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CRONUS Virtual Local Network (RFC0824) Disclosure Number: IPCOM000003872D
Original Publication Date: 1982-Aug-25
Included in the Prior Art Database: 2000-Sep-13
Document File: 29 page(s) / 56K

Publishing Venue

Internet Society Requests For Comment (RFCs)

Related People

W.I. MacGregor: AUTHOR [+1]

This text was extracted from a ASCII document.
This is the abbreviated version, containing approximately 5% of the total text.

DOS-26 Rev A Virtual Local Network

RFC 824


William I. MacGregor

Daniel C. Tappan

Bolt Beranek and Newman Inc.

25 August 1982

[The purpose of this note is to describe the CRONUS Virtual

Local Network, especially the addressing related features.

These features include a method for mapping between Internet

Addresses and Local Network addresses. This is a topic of

current concern in the ARPA Internet community. This note is

intended to stimulate discussion. This is not a specification

of an Internet Standard.]

1 Purpose and Scope

This note defines the Cronus (1) Virtual Local Network

(VLN), a facility which provides interhost message transport to

the Cronus Distributed Operating System. The VLN consists of a

'client interface specification' and an 'implementation'; the

client interface is expected to be available on every Cronus

host. Client processes can send and receive datagrams using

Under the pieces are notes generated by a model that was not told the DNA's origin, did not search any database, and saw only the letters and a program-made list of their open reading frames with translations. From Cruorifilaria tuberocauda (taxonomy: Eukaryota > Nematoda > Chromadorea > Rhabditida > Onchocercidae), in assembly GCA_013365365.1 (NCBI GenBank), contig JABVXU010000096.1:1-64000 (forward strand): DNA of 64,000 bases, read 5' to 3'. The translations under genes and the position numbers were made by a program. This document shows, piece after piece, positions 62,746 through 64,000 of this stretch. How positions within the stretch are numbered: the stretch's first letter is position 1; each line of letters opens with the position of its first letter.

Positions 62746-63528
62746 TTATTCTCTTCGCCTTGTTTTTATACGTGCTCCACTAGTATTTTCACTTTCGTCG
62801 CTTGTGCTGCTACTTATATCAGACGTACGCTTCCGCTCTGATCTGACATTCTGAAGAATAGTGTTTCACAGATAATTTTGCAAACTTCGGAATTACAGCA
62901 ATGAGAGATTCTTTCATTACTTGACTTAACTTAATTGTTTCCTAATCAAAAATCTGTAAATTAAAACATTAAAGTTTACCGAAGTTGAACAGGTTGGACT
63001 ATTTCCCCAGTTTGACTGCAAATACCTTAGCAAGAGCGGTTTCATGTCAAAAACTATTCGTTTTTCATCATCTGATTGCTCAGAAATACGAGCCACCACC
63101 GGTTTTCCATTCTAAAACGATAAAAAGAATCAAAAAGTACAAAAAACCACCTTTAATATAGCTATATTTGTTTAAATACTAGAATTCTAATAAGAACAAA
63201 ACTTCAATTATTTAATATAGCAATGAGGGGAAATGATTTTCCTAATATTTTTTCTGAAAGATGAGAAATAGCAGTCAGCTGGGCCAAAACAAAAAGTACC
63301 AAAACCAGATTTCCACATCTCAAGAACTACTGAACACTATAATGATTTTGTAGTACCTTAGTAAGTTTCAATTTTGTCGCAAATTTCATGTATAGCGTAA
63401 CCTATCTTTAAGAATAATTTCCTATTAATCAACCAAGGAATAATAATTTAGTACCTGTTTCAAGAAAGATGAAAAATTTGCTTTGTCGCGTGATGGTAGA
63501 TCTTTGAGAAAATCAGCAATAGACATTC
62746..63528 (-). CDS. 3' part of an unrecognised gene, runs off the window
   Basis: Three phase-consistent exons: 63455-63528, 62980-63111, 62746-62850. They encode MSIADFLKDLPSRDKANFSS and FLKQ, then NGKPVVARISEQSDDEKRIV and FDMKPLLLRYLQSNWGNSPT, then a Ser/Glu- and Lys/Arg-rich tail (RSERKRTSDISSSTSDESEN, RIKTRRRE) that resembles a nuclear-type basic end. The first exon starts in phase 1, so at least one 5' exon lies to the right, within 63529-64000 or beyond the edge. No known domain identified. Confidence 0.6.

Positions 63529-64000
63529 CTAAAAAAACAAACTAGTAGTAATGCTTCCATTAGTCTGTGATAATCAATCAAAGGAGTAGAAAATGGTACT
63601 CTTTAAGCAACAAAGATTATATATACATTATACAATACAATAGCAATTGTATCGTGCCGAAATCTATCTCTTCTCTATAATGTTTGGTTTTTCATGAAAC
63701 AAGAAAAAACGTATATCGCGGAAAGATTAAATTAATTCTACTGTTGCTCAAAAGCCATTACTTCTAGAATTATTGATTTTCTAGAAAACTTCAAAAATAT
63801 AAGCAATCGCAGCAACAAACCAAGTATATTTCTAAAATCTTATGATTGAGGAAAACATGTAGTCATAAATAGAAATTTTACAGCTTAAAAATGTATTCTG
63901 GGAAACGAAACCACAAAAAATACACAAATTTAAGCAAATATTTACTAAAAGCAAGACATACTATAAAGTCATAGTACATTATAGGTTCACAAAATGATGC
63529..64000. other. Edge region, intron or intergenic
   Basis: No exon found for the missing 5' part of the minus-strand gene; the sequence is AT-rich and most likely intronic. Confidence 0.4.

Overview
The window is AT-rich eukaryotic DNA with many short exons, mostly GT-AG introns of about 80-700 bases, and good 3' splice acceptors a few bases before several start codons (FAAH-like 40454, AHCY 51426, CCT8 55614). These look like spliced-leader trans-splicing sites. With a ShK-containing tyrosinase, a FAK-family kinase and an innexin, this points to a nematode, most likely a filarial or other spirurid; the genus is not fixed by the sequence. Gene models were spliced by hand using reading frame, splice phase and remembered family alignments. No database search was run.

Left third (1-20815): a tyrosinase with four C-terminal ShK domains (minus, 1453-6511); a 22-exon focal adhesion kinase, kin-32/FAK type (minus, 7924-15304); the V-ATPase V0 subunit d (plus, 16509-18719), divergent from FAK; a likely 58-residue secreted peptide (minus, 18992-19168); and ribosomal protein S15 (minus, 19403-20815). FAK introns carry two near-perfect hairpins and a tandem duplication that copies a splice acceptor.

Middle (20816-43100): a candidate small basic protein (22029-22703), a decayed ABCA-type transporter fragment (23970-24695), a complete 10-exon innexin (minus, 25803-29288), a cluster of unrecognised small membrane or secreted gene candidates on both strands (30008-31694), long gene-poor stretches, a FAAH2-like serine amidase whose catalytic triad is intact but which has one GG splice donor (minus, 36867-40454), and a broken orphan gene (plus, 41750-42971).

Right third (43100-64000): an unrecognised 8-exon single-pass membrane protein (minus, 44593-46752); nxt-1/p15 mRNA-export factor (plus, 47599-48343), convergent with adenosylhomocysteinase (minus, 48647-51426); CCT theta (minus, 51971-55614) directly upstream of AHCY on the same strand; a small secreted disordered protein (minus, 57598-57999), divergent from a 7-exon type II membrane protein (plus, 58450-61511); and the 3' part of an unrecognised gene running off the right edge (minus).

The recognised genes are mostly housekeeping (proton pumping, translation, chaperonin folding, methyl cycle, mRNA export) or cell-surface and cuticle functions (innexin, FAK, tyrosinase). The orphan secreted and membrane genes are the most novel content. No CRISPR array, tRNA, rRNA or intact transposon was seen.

specific, broadcast, or multicast addressing as defined in the

interface specification.


(1) The Cronus Distributed Operating System is being designed by

Bolt Beranek and Newman Inc., as a component of the Distributed

Systems Technology Program sponsored by Rome Air Development

Center. This work is supported by the DOS Design/Implementation

contract, F30602-81-C-0132.


DOS-26 Rev A Virtual Local Network

RFC 824

From the viewpoint of other Cronus system software and

application programs, the VLN stands in place of a direct

interface to the physical local network (PLN). This additional

level of abstraction is defined to meet two major system


* COMPATIBILITY. The VLN defines a communication facility

which is compatible with the Internet Protocol (IP)

developed by DARPA; by implication the VLN is compatible

with higher-level protocols such as the Transmission Control

Protocol (TCP) based on IP.

* SUBSTITUTABILITY. Cronus software built above the VLN is

dependent only upon the VLN interface and not its

implementation. It is possible to substitute one physical

local network for another in the VLN implementation,

provided that the VLN interface semantics ar...